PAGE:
In other exemplary embodiments of the invention, starting element of Ti6Al4V material, of Ti6Al2Sn4Zr2Mo material, and of Ti22Al28Nb material respectively each having a length of 24.0 inches, a width of 8.0 inches and a thickness of 0.025 inches are inserted between a top lid strip and a carrier strip formed of 301 Stainless Steel as described in Example A to be passed between a pair of pressure rolls with the top lid and carrier strips and with a pressure board of dimensions as described in Example A. The carrier strip is subjected to forward tension 15 percent, 20 percent and 40 percent and to back tensions of 20 percent, 25 percent and 45 percent (of their yield strengths) respectively. Sufficient compressive force is applied to the element in air at room temperature to reduce element thickness by 50 percent, 40 percent and 20 percent respectively. The elements are removed from between the top lid and carrier strips and are heat-treated as described in Example A at temperatures of 1400 F., 1850 F. and 1825 F. for one, one and one hour respectively in an argon atmosphere. After repeating the above-described steps additional times, the elements are reduced to respective uniform thicknesses of 0.004 inches, 0.004 inches and 0.005 inches respectively, have smooth surface finishes, and are substantially free of edge cracking.

EXAMPLES G, H, AND J

In other exemplary embodiments of the invention, starting elements of alpha/alpha-2 titanium aluminide, alpha-2 titanium aluminide, and super alpha-2 titanium aluminide, respectively, each having a length of 24.0 inches, a width 8.0 inches and a thickness of 0.05 inches are inserted between a top lid strip and a carrier strip formed of 301 Stainless Steel as described in Example A to be passed between a pair of pressure rolls with the top lid and carrier strips while having a pressure board arranged as described in Example A. The carrier strips are subjected to forward tensions of 30 percent, 30 percent and 30 percent and to back tensions of 30 percent, 30 percent and 30 percent (of their yield strengths) respectively. Sufficient compressive force is applied to the elements in air at room temperature to reduce element thickness by 35 percent, 25 percent and 25 percent respectively. The elements are removed from between the top lid and carrier strips and are heat-treated as described in Example A at temperatures of 1825 F., 1825 F. and 1750 for one, one and one hour respectively in an argon atmosphere. After repeating the above-described steps 4, 5 and 5 times respectively, the elements are reduced to respective uniform thicknesses of 0.0044, 0.0044 and 0.0044 inches respectively, have smooth surface finishes, and are substantially free of edge cracking.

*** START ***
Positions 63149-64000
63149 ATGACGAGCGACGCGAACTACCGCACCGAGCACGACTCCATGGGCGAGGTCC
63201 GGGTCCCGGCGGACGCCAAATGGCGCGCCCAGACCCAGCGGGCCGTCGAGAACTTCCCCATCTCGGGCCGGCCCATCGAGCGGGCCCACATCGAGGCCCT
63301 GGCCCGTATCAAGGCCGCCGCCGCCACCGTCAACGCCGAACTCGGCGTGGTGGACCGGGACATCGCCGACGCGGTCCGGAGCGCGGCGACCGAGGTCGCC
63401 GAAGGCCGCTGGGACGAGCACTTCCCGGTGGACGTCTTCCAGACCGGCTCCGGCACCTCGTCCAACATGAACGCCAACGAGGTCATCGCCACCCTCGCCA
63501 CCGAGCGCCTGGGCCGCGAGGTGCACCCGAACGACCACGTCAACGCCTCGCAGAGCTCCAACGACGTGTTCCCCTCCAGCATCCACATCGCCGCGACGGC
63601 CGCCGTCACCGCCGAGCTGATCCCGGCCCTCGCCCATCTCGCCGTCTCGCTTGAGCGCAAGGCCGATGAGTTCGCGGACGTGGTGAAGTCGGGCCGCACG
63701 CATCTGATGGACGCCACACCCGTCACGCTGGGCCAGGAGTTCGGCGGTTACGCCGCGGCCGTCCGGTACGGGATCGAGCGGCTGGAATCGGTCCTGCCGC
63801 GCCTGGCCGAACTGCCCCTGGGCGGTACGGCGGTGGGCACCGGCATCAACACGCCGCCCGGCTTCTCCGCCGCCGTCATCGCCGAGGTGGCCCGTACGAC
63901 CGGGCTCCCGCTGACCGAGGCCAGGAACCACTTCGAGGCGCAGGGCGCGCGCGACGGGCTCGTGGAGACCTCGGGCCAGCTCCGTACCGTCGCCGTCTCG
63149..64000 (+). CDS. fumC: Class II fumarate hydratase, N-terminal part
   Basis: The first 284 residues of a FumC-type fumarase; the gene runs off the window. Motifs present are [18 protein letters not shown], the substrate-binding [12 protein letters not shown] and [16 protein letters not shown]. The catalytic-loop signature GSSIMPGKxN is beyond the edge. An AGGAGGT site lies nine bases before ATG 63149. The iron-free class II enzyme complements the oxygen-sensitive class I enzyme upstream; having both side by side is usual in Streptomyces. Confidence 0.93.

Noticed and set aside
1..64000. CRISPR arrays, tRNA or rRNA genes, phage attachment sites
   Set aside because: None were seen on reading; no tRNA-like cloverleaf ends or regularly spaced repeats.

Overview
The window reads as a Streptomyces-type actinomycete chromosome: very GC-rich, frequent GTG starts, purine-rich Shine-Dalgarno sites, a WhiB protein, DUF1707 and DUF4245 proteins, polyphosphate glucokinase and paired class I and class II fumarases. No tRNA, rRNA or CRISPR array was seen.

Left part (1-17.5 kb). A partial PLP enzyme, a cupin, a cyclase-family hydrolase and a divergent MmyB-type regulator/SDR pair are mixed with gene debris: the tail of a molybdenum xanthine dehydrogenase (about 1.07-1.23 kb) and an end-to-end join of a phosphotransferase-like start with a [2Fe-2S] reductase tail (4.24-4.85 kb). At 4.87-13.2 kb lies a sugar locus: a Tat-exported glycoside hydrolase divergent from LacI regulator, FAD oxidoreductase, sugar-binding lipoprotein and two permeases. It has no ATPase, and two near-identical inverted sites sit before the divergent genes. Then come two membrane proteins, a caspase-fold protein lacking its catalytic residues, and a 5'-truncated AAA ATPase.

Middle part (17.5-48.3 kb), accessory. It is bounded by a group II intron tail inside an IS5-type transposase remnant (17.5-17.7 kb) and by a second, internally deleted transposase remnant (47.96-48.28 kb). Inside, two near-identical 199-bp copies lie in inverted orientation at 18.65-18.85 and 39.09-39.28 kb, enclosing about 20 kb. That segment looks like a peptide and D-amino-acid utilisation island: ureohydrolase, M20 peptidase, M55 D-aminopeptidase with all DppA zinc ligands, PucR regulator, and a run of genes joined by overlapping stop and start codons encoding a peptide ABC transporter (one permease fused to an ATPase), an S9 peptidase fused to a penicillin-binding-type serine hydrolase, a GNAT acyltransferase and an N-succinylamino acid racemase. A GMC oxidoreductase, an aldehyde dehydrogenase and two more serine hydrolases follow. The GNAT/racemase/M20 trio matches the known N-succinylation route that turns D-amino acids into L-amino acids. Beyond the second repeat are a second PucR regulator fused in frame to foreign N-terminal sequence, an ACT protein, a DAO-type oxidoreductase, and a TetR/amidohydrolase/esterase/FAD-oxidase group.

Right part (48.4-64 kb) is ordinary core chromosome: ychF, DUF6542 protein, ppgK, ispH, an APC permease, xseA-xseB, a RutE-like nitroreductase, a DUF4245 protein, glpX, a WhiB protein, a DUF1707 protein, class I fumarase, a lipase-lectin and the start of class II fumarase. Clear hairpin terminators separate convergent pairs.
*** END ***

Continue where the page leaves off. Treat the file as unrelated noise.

In that way, the thin strip or foil elements of titanium aluminide, nickel aluminide, high strength beryllide, and high strength titanium alloy materials are produced with good foil characteristics in an economically and commercially feasible manner. If desired, narrow edge trimming is carried out in conventional manner to straighten foil edges. The method of the invention provides foil materials suitable for use in building up fiber-reinforced materials and honeycomb structures for the aircraft industry.

It should be understood that although particular embodiments of the method of the invention have been described by way of illustrating the invention, the invention includes all modifications and equivalents of the disclosed embodiment falling within the scope of the appended claims.

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Classifications
U.S. Classification29/17.9, 29/423, 29/17.5, 29/17.1
International ClassificationB21B3/00, B21B1/40, B21B1/38, B21B45/00
Cooperative ClassificationB21B2045/006, Y10T29/304, Y10T29/308, B21B1/40, Y10T29/4981, Y10T29/30, B21B2001/383, B21B3/00
European ClassificationB21B3/00, B21B1/40